Alcohol is often a sensitive subject in methadone treatment as patients believe it’s okay because they never had a problem with alcohol in the past. However, alcohol can and will deplete the methadone in your body before it is fully absorbed. Since your therapeutic level of methadone is being shortened, you won’t receive the full benefit of methadone maintenance therapy. 

Taking methadone is no different than taking other prescribed medication. There are usually warnings on prescription bottles about possible drug interactions or side effects, but for methadone, there’s not a constant visual reminder for patients.

Additionally, a methadone and alcohol interaction can impair performance, cause liver damage, reduce oxygen in the respiratory system and even result in death. Any patient in a methadone treatment program who is currently drinking alcohol should immediately contact their doctor and counselor.

How Methadone Interacts with Marijuana

Marijuana is a controversial topic for most of the country, and federally, it’s still considered an illicit substance.

All methadone clinics in the United States are regulated by the DEA (Drug Enforcement Agency), which is a federal agency, so marijuana use is considered illicit use in our clinic.

Despite that, another concern is marijuana’s interaction with methadone. Marijuana is much like alcohol, in that it will deplete the methadone in your body before it is fully absorbed, causing patients to receive much less than their actual dose.

When methadone is not absorbed at a therapeutic level, it can cause you to go into withdrawals. If it seems like your dose is not lasting a full 24 hours, this may be the reason. 

Can “Safe” Substances Be A Trigger For Relapse? 

“Safe” substances is a subjective term, but may include things like caffeine, ibuprofen, vitamins, or other over-the-counter medications.

Over-the-counter medications, like Tylenol PM and Benadryl, may trigger relapse because their side effects are similar to opioids with slower breathing and drowsiness. These substances may affect the central nervous system, which is also affected by methadone and Suboxone.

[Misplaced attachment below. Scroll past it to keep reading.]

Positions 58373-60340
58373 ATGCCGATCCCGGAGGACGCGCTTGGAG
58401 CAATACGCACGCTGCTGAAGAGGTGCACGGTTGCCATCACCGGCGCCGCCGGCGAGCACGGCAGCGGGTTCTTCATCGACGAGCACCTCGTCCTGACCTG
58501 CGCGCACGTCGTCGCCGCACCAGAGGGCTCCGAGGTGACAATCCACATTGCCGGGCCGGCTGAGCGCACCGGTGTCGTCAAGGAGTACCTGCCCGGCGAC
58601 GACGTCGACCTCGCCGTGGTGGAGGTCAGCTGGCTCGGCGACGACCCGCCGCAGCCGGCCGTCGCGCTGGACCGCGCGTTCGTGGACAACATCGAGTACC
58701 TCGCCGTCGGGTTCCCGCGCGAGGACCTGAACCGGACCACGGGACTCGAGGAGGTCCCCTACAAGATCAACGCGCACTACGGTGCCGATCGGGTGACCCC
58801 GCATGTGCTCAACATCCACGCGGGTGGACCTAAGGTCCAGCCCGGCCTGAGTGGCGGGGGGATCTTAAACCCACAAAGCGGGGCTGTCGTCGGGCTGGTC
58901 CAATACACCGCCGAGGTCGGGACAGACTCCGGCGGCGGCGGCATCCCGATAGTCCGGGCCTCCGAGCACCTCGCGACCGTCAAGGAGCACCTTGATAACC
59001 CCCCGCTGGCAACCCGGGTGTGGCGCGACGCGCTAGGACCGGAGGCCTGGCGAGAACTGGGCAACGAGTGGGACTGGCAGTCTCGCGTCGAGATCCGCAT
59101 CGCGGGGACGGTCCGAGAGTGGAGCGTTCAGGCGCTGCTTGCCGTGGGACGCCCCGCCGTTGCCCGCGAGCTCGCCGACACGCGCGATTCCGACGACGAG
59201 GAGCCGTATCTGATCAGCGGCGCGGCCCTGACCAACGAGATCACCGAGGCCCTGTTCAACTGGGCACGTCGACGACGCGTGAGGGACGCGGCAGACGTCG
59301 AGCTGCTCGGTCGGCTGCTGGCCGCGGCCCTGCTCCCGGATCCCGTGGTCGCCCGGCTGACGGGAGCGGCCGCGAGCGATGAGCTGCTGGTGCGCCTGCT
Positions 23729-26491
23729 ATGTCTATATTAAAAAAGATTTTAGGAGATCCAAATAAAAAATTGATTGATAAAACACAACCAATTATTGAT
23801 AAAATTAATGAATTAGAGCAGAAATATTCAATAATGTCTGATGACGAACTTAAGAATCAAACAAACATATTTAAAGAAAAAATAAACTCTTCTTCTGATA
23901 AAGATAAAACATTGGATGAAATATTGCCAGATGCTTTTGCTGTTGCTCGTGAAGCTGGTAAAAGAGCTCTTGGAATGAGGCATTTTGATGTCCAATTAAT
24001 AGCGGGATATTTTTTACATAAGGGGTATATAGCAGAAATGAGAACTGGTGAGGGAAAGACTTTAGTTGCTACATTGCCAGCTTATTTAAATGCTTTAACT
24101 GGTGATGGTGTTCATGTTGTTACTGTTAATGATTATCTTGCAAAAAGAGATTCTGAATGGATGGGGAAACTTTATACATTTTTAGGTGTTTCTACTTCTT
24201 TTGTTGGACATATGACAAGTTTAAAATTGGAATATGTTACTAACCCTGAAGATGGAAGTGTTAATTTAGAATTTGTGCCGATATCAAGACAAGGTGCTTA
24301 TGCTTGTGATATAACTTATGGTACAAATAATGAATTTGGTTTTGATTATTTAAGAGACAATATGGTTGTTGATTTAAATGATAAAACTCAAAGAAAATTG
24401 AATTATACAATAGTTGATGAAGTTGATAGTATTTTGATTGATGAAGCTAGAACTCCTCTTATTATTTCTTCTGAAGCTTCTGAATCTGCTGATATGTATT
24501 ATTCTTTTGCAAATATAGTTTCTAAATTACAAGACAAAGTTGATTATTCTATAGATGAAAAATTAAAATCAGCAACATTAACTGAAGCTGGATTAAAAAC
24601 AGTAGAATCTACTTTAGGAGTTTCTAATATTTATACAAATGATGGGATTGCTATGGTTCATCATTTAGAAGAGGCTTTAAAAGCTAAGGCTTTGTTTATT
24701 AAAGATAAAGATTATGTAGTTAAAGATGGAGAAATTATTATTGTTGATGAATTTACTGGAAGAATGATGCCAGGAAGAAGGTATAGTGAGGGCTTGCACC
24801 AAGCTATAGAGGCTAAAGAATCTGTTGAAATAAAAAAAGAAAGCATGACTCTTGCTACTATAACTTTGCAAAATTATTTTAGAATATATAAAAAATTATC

So, even though these over-the-counter medications are not dangerous to the public at large, they are a treat to a methadone patient. That’s why we recommend patients sharing any and all medication they take with their doctors and counselors. What may seem like a small thing could be a huge detour in a patient’s recovery program.

Protecting Your Recovery from a Methadone Interaction with Other Drugs

The best thing a patient can do for their recovery is educate themselves! It’s important to understand the addiction process, prepare a relapse prevention plan, and participate in treatment. 

Participating in a medication assisted treatment program means patients are responsible for understanding all components of this level of care. It’s more than just taking medication daily.

Medication assisted treatment has a higher chance of success if patients are active in all parts of the program. This includes individual counseling, group counseling, and life skills education.

Methadone patients are responsible for their own recovery and for gaining the skills and education to aid them in maintaining sobriety. It can be very empowering, and the team at MedPro Treatment Centers is here to help.